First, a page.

By Steven Pearlstein
Wednesday, April 25, 2007
Ever since David Ricardo constructed his simple, two-country, two-product analysis back in 1817, all right-thinking people have understood that trade is good. The British make the wool, the Portuguese make the wine, and because of the magic of specialization, scale economies and comparative advantage, everyone is better off from the cross-border exchange.
Economics has developed considerably since then, but the logic of free trade has remained essentially unchanged. Therein lies a problem. Because in the real world of many countries and many goods, of multinational corporations and the free flow of technology and capital, "free trade" may not be the win-win proposition that economic theory suggests.
Consider Intel's recent announcement that it would build an advanced, $2.5 billion chip fabrication plant in Dalian, on China's northeast coast.
We can all agree this plant will be a boon to the Chinese economy. And we can be pretty sure it will be in the interests of Intel shareholders. But is it really in the best interests of the U.S. economy?
It would be one thing if the Chinese had developed the capacity to make advanced microchips on the basis of their own investment and ingenuity. But it is quite another when the technology for the chips and chip production has been created by American researchers and American companies, and transferred wholesale to a developing country that makes no secret of its intention to use that knowledge and experience to improve its own industry.
By what reasoning is this a net plus for an American economy that is supposed to prosper in this globalized world on the basis of its high-tech know-how? Can you really say that, in such a high-value-added industry, the lower cost of imported computer chips will offset the foregone economic output -- jobs and profits -- that Intel's move entails?
As it turns out, the reason it will be cheaper for Intel to make those chips in China has little to do with lower-cost labor. That's because chip factories aren't particularly labor intensive. In fact, a study by the Semiconductor Industry Association found that 90 percent of Asia's cost advantage over U.S. production is attributable to government subsidies and tax breaks. In the case of Intel's new plant, I'm reliably told that those subsidies amount to about $500 million. That's a sum well beyond anything available to Intel in the United States. And it hardly fits into any common-sense notion of free trade or fair and open competition.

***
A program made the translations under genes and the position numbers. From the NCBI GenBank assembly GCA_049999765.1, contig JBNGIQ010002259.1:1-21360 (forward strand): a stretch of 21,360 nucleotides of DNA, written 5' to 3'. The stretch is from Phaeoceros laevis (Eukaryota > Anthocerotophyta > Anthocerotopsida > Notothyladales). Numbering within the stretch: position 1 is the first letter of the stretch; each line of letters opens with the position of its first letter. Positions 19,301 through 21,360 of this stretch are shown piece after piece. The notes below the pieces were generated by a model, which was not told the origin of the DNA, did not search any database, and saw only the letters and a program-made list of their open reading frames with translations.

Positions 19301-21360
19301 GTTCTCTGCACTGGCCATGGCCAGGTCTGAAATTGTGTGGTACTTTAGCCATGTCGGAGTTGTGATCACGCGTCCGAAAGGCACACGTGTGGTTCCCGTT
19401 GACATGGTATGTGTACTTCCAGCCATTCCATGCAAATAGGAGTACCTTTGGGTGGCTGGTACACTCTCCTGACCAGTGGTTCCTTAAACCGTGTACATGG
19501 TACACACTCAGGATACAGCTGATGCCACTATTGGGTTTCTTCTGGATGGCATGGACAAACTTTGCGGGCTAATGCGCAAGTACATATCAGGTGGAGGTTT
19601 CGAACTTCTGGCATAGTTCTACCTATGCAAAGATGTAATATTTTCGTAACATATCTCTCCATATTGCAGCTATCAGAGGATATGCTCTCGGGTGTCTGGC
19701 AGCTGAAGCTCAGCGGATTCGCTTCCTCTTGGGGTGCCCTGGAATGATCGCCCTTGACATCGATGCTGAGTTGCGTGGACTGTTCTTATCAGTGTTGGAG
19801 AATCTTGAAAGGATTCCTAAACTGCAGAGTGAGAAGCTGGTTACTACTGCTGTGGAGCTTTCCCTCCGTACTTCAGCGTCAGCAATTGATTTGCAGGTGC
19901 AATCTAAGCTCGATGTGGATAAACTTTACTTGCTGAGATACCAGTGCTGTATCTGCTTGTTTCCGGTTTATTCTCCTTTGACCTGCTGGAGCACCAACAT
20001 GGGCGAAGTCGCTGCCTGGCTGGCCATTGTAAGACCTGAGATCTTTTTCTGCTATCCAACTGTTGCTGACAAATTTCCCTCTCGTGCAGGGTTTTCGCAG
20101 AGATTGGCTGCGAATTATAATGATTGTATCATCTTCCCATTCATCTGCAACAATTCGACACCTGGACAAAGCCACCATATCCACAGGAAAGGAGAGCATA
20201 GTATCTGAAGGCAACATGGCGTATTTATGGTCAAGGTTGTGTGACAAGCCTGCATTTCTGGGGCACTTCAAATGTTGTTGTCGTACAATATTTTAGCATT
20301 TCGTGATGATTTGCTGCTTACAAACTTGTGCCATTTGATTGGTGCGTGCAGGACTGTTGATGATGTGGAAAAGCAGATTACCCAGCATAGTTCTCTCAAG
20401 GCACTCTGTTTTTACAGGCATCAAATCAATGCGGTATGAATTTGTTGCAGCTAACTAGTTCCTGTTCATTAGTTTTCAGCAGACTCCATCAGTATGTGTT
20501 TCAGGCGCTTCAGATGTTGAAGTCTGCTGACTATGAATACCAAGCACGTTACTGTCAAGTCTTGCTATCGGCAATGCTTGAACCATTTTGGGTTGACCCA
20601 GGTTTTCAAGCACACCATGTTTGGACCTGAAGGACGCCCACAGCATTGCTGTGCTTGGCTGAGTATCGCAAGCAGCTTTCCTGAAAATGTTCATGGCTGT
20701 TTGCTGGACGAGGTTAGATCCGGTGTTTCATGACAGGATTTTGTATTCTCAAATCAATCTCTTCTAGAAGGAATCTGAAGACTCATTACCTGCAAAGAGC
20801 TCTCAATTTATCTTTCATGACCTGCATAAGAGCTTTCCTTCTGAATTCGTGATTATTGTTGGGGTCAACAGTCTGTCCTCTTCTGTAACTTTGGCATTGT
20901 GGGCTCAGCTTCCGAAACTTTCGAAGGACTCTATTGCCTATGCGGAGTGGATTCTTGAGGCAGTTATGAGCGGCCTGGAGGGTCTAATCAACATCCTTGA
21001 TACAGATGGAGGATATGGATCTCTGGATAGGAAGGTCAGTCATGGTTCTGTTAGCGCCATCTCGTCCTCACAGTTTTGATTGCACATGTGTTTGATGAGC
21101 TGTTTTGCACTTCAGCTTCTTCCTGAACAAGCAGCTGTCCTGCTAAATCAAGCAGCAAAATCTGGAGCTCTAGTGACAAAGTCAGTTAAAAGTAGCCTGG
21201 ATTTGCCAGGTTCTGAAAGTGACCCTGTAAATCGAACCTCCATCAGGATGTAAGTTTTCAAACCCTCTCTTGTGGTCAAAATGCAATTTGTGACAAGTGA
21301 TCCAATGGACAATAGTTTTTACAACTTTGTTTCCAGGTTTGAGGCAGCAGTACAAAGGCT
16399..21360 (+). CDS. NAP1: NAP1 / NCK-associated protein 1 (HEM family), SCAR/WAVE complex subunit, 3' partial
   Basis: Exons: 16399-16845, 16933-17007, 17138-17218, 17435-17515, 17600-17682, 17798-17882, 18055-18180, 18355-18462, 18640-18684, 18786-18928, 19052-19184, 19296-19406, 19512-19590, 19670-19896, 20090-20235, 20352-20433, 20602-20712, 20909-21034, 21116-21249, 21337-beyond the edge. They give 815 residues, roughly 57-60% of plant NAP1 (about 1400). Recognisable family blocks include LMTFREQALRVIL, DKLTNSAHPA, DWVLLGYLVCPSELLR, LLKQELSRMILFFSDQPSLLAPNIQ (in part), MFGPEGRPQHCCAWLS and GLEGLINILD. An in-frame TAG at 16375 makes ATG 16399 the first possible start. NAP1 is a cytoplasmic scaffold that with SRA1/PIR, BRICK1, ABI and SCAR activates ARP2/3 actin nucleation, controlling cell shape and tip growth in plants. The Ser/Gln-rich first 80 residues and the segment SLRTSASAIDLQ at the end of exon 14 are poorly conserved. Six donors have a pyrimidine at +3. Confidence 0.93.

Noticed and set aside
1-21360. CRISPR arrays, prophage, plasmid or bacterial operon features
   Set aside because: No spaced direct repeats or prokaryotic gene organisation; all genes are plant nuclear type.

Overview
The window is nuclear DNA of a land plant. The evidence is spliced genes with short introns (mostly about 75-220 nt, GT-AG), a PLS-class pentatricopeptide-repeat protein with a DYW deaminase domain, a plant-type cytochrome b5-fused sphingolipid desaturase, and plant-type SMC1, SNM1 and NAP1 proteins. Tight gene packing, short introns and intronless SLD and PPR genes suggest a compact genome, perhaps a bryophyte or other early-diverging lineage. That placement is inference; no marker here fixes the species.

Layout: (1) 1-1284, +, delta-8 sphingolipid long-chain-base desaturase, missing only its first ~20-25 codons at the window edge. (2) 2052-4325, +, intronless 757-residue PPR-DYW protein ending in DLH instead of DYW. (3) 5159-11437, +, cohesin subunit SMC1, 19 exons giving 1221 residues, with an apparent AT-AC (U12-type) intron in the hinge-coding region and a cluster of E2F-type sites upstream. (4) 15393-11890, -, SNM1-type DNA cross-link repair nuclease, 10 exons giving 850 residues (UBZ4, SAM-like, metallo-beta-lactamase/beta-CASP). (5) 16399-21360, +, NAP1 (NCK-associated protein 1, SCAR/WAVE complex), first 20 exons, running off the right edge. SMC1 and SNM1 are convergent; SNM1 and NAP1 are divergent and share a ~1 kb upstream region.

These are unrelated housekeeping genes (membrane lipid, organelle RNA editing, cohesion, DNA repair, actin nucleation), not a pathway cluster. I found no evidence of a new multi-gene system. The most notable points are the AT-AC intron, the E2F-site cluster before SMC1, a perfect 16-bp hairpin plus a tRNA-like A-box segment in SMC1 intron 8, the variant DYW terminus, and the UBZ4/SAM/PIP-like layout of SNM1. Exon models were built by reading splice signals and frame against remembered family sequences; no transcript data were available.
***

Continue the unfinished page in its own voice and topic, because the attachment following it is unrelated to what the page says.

In fact, there is a name for this kind of economic pump priming -- strategic trade -- and economists have known for decades that when pursued by a developing economy, it can largely negate the benefits of trade to a developed country like the United States. That was Paul Krugman's contribution to trade theory, and it is as relevant now in thinking about China as it was in thinking about Japan when Krugman devised it.
In the hands of Japan and China, strategic trade has also involved currency manipulation -- keeping the value of their currencies artificially low to stimulate exports and disadvantage foreign competitors. Once again, this is not something to be found in any of the idealized models of free trade, where the rise in the productivity of Chinese workers is supposed to be reflected in the rising value of the yuan. As long as China keeps the yuan artificially pegged to the dollar, that natural adjustment cannot occur and trade flows never balance out. The result is a large and growing U.S. trade deficit which, with each passing year, represents a drain on the national income (to pay the interest on the accumulated debt) and transfer of ownership of the country's productive capacity into foreign hands. These are very real costs, but as far as I can tell, they are rarely included when economists calculate the benefits of trade.
Finally, it's fair to note that some trade benefits begin to disappear when the country you're trading with steals your intellectual property, whether it's hit movies, drug formulas or high-tech patents. It's hard to believe a government that has proven so effective in controlling so many other aspects of life in China is somehow impotent in the face of commercial theft.
Does this mean we should shut down trade or investment with a country like China? No. But it does suggest that we've gotten well beyond wool and wine and Ricardo's neat little model, that trade has morphed into something more complex called globalization and that we need mechanisms to ensure the benefits are well distributed, not only between countries but within them.
Contrary to what you hear from editorial writers and other free-trade ideologues, it is not "protectionist" for the United States to impose countervailing duties on imports from a country that subsidizes exports and keeps its currency pegged to the dollar.
It's not "anti-business" to toss out a tax code that encourages multinational corporations to invest overseas and replace it with one that gives tax preferences to companies that create high-value-added jobs in the United States.
And it is not "class warfare" to raise taxes on those who have benefited from globalization to pay for health care, wage insurance and retraining of workers who have lost their jobs as a result of globalization.
There is a reason that, when it comes to trade and globalization, more Americans believe Lou Dobbs than Hank Paulson and Ben Bernanke -- and it's not because they've been bamboozled. The reason is that Americans perceive, correctly, that in recent years liberalized trade has not delivered as promised, that education alone is not the answer, and that neither party has come up with economic policies as tough and effective as China's.